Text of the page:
And Heppell thinks it is important to try and find something that children are successful at.
"Whether it is cycling, piano, baton twirling or a marching band, help them to develop a skill, so that they can carry that confidence into school."
Author and freelance writer Alice Griffin, 36, agrees that education starts at home. She is currently home schooling her daughter, who is nearly five, although not just in the traditional sense, as the family frequently travels.
"My take is that education happens all the time in all places and that parents can often be the facilitators of this education.
"For instance I will be travelling to Italy for a month's farm volunteering with my daughter this year and our personal view is that this will provide a wonderful educational experience in itself.
"I expect on a practical level she will learn about caring for animals, food growing and preservation, making wool, making cheese and of course the environment and how to best care for it.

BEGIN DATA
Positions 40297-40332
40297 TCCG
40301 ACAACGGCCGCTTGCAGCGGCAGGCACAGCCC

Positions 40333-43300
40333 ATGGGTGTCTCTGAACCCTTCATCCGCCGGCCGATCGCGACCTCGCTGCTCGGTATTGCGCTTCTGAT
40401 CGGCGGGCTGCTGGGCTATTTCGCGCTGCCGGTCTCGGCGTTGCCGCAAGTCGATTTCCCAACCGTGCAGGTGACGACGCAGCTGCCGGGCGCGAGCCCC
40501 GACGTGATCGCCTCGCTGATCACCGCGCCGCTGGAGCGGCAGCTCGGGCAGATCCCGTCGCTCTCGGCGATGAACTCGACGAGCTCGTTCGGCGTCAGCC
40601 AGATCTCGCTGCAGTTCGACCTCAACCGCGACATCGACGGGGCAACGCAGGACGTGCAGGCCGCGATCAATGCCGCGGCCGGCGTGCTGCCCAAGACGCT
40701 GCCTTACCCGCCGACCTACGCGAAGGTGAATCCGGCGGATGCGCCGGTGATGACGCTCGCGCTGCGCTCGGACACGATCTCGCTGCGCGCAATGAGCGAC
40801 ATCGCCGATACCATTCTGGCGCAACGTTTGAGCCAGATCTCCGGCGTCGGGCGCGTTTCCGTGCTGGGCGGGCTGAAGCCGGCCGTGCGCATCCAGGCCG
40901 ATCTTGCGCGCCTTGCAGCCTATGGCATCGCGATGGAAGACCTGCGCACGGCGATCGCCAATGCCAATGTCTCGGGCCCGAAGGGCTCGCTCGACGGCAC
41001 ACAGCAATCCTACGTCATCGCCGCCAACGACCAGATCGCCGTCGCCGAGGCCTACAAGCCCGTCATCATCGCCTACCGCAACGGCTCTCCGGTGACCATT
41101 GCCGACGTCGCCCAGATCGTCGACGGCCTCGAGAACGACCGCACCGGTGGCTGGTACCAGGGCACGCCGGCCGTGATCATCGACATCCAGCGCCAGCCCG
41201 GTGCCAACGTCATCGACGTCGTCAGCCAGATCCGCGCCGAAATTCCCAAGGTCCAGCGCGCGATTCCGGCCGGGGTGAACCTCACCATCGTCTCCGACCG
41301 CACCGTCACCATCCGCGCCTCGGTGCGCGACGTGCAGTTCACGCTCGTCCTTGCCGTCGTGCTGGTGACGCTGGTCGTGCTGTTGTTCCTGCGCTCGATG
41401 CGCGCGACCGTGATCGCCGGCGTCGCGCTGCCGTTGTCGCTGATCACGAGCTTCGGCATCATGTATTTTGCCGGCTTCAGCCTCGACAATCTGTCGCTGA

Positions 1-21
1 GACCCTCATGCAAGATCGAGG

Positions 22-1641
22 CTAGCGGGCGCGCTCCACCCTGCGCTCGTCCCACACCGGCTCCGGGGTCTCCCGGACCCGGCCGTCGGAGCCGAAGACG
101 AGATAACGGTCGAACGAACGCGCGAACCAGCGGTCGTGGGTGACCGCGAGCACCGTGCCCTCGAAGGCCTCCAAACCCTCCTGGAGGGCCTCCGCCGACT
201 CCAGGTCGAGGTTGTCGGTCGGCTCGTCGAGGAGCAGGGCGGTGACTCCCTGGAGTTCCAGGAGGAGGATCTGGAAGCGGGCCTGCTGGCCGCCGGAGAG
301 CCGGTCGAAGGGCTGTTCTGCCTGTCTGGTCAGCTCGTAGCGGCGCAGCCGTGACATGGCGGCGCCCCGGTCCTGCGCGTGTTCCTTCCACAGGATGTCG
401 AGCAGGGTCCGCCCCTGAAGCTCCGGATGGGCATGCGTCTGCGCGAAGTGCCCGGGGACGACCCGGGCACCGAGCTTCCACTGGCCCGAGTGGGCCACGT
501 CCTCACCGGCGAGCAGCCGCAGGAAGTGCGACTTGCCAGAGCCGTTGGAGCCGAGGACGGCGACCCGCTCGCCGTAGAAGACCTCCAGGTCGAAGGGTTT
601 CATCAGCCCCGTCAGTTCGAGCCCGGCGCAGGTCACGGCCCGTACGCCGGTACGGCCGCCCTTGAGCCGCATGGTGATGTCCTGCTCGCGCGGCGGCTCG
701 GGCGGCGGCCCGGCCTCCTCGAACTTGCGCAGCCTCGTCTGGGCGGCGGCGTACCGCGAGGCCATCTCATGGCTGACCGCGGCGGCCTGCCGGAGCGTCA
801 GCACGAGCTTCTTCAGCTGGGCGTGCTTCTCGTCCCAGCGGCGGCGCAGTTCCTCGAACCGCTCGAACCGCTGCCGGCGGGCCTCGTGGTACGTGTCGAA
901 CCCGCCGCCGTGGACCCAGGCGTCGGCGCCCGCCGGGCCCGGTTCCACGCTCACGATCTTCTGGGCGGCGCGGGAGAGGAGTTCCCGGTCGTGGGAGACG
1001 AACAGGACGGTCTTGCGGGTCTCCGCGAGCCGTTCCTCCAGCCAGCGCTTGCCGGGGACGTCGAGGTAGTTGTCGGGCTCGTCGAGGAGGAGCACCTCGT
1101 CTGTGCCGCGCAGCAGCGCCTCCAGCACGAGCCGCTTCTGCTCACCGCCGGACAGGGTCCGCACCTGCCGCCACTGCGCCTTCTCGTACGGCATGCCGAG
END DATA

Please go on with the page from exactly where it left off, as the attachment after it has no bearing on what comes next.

"These experiences lead to lessons in respect, compassion, independence, problem solving, developing a passion. Plus, the lessons a child can take simply from playing out in nature are immeasurable in my opinion," she says.
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Harvard CitationBBC News, 2012. The great school place sausage machine. [Online] (Updated 01 Mar 2012)
Available at: http://www.glasgowwired.co.uk/news.php/1415063-The-great-school-place-sausage-machine [Accessed 13th May 2013]